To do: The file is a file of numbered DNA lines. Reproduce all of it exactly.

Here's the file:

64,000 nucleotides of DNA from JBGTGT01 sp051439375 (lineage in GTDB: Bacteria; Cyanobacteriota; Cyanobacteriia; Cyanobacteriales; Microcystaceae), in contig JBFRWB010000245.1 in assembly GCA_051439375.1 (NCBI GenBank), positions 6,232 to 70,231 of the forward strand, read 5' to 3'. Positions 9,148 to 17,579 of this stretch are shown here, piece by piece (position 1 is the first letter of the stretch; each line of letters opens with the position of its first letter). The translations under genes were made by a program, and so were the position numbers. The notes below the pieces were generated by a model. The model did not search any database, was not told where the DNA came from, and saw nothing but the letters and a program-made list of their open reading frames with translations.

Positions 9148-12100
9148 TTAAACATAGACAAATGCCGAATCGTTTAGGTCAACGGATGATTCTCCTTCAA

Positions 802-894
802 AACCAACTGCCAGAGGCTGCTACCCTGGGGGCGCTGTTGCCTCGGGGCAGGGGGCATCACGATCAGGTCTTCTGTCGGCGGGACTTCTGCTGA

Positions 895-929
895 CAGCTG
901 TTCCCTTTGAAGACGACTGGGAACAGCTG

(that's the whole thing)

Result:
64,000 nucleotides of DNA from JBGTGT01 sp051439375 (lineage in GTDB: Bacteria; Cyanobacteriota; Cyanobacteriia; Cyanobacteriales; Microcystaceae), in contig JBFRWB010000245.1 in assembly GCA_051439375.1 (NCBI GenBank), positions 6,232 to 70,231 of the forward strand, read 5' to 3'. Positions 9,148 to 17,579 of this stretch are shown here, piece by piece (position 1 is the first letter of the stretch; each line of letters opens with the position of its first letter). The translations under genes were made by a program, and so were the position numbers. The notes below the pieces were generated by a model. The model did not search any database, was not told where the DNA came from, and saw nothing but the letters and a program-made list of their open reading frames with translations.

Positions 9148-12100
9148 TTAAACATAGACAAATGCCGAATCGTTTAGGTCAACGGATGATTCTCCTTCAA

Positions 802-894
802 AACCAACTGCCAGAGGCTGCTACCCTGGGGGCGCTGTTGCCTCGGGGCAGGGGGCATCACGATCAGGTCTTCTGTCGGCGGGACTTCTGCTGA

Positions 895-929
895 CAGCTG
901 TTCCCTTTGAAGACGACTGGGAACAGCTG